Hens bring Batley school children and older people together

Linson Court residents with the school pupils

A food project to reduce social isolation in older people has paired a Batley Junior and Infants School with a local care home, with fantastic results.

Food for Life brings schools, nurseries, hospitals and care homes, and their surrounding communities together around the core ethos of healthy, tasty and sustainable food. Their latest programme Better Care aims to demonstrate that good food not only plays a role in improving health and wellbeing, but can also help to tackle experience of loneliness for older people.

As part of the programme children from Field Lane Junior and Infants School visited residents in Linson Court Care Home (also in Batley) to build a hen coop together. The children heard some great stories about food and farming and the residents enjoyed sharing their experiences. Some of the people who took part in the project feature in a short film (below) that has been made to celebrate the project. The Better Care programme is run by Food for Life who are running three pilot projects across the UK. Food for Life Better Care works in partnership with both Calderdale and Kirklees Public Health teams.

Katie Drewery Teacher at Field Lane Junior and Infants School, said:

“My class have been involved in this project for a few months now and there have been so many surprises! I have seen the children listen with genuine enthusiasm to the stories of residents, even retelling them back at school and home. Others have sat with some residents, as simply being there is just as important as talking. It has been a wonderful project for the children in my class who enjoy talking and listening to others. These children have been able to create a meaningful connection with someone of another age/culture which to me, is just as important as the curriculum. It gives them the mindset that we should look after our elderly in the community, as they have so much to give. Having only begun the project, I am excited for the surprises which I am sure will continue to emerge as our links grow. I am sure the children will remember these experiences for years to come, as I am sure I will”.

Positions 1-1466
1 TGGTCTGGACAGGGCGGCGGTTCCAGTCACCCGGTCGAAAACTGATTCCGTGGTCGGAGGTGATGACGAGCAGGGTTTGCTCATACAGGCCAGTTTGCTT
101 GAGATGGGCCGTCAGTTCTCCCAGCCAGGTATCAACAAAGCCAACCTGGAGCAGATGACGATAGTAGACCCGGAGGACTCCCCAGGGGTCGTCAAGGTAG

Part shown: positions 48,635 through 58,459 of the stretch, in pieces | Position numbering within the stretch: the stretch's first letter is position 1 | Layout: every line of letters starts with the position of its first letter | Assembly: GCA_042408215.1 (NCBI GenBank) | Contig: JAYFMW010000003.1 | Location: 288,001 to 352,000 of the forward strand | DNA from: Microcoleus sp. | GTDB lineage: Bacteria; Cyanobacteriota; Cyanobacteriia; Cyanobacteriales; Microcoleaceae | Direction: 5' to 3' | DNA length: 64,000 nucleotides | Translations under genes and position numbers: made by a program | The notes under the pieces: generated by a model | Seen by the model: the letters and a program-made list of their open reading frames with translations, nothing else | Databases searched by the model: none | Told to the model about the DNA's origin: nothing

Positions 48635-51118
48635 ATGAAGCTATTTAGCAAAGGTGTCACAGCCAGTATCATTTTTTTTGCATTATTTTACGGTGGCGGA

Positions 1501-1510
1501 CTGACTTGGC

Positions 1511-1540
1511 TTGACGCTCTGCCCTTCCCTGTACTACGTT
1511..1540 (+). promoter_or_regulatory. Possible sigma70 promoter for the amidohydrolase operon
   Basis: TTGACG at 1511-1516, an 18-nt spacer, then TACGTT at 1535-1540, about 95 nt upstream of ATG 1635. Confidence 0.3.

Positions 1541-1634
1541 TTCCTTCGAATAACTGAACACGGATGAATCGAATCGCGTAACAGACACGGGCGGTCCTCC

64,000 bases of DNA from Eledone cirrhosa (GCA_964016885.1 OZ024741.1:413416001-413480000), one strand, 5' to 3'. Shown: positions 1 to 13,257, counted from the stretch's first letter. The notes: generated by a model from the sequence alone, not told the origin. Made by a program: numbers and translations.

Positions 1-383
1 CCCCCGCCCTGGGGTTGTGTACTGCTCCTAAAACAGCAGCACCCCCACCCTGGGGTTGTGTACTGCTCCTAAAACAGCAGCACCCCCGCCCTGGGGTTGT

Fiona Todd, Linson Court activity co-ordinator told us:

“The hens are settling in nicely, and the residents that the children spoke to were very happy to share their stories with them and delighted that the children had so many questions to ask.  More residents have been to have a look at the chickens and said what a lovely idea it is, so hopefully there will be a chance to get more residents and children involved as we carry on with the project.”

The Batley partnership is the first in a series of planned projects as part of the Calderdale and Kirklees pilot. Dr Susannah McWilliam, Better Care Programme Manager said:
“Through Better Care we are testing a hypothesis: if older people have better access to nutritious food, therapeutic food activities and shared mealtimes across care homes, community care services and hospitals, they will be less susceptible to malnutrition and loneliness and will enjoy enhanced health and wellbeing.”

You can find more information about the project, and the pilots in other areas, on the Food for Life website.

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